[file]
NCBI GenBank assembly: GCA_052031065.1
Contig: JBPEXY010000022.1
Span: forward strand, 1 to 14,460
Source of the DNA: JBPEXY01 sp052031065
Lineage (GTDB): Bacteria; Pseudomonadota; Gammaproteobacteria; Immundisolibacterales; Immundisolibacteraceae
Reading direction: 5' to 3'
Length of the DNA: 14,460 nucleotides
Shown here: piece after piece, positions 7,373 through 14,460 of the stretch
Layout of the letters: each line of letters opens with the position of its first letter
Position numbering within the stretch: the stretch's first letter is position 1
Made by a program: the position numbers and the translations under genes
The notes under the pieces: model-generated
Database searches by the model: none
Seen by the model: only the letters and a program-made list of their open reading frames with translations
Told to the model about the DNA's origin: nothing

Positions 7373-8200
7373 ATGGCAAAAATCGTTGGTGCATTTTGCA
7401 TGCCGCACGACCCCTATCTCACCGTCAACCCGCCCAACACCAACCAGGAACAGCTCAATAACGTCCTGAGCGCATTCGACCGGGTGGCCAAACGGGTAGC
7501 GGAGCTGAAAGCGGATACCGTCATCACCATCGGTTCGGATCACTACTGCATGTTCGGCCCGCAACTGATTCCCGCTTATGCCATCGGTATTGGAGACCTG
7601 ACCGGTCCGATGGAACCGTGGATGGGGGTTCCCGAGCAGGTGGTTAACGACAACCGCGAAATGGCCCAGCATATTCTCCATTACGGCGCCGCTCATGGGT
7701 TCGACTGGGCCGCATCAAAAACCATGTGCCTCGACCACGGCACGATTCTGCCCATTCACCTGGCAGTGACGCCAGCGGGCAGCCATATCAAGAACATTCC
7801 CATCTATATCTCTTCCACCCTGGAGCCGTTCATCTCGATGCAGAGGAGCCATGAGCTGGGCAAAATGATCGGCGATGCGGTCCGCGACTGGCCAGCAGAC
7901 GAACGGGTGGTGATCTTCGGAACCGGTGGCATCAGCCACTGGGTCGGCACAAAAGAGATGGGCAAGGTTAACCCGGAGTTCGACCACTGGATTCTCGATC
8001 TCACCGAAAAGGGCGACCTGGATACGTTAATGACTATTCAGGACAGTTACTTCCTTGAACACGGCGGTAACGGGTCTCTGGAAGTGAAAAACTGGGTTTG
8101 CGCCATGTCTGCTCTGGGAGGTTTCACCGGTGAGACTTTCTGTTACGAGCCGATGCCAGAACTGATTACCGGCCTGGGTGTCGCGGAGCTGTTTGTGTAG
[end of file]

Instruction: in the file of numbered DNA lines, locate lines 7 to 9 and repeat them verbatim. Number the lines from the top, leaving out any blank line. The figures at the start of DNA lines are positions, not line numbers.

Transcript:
Length of the DNA: 14,460 nucleotides
Shown here: piece after piece, positions 7,373 through 14,460 of the stretch
Layout of the letters: each line of letters opens with the position of its first letter